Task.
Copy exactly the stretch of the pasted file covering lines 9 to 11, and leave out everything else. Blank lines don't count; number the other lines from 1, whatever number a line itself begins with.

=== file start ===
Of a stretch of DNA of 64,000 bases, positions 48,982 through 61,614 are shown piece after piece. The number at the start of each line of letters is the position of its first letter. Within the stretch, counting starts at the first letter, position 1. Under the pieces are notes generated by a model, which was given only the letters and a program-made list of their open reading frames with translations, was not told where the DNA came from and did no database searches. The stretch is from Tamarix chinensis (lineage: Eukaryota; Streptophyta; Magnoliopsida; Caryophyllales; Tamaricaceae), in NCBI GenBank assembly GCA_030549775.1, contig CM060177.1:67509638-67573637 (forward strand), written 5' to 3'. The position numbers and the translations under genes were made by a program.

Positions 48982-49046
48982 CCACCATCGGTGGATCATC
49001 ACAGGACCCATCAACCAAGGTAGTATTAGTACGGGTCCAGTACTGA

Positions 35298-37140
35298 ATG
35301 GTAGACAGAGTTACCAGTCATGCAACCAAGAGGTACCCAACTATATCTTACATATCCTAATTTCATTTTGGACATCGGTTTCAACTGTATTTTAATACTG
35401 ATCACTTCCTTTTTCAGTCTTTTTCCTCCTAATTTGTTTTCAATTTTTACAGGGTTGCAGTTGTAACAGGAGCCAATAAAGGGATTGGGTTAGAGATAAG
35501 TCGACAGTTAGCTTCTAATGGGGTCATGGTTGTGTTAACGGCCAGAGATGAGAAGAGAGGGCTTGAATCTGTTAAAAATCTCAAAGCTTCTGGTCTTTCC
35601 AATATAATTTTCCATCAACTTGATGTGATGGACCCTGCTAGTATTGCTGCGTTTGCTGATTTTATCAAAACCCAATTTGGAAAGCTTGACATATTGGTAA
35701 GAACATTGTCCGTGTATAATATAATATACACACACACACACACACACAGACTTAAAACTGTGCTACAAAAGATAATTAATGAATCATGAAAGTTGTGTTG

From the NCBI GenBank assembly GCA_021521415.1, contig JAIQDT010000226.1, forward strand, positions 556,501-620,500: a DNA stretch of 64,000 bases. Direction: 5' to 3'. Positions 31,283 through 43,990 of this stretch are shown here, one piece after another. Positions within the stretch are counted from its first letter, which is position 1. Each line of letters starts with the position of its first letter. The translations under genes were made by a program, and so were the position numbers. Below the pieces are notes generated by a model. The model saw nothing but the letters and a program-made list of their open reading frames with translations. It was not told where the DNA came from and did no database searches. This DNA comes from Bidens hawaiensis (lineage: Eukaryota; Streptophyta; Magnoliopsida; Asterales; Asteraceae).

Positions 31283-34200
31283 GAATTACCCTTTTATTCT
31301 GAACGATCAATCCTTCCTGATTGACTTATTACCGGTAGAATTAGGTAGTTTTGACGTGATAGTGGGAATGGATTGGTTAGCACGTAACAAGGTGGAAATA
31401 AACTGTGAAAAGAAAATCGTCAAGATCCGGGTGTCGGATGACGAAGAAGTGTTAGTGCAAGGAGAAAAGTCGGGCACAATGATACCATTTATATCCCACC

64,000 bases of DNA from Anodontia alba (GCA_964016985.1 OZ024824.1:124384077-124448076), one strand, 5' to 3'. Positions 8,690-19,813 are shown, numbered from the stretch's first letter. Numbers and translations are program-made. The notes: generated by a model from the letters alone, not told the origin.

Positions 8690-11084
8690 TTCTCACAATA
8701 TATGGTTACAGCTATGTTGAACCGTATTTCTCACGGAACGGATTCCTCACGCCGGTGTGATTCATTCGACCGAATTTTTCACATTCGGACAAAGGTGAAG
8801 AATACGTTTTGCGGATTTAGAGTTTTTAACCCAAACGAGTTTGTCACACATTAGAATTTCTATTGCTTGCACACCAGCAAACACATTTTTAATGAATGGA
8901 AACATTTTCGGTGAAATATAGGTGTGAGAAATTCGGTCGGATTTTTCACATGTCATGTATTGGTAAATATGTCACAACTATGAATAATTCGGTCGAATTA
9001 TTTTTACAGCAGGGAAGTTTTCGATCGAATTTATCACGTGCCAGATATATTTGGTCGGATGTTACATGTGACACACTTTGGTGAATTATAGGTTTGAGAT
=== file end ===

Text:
35501 TCGACAGTTAGCTTCTAATGGGGTCATGGTTGTGTTAACGGCCAGAGATGAGAAGAGAGGGCTTGAATCTGTTAAAAATCTCAAAGCTTCTGGTCTTTCC
35601 AATATAATTTTCCATCAACTTGATGTGATGGACCCTGCTAGTATTGCTGCGTTTGCTGATTTTATCAAAACCCAATTTGGAAAGCTTGACATATTGGTAA
35701 GAACATTGTCCGTGTATAATATAATATACACACACACACACACACACAGACTTAAAACTGTGCTACAAAAGATAATTAATGAATCATGAAAGTTGTGTTG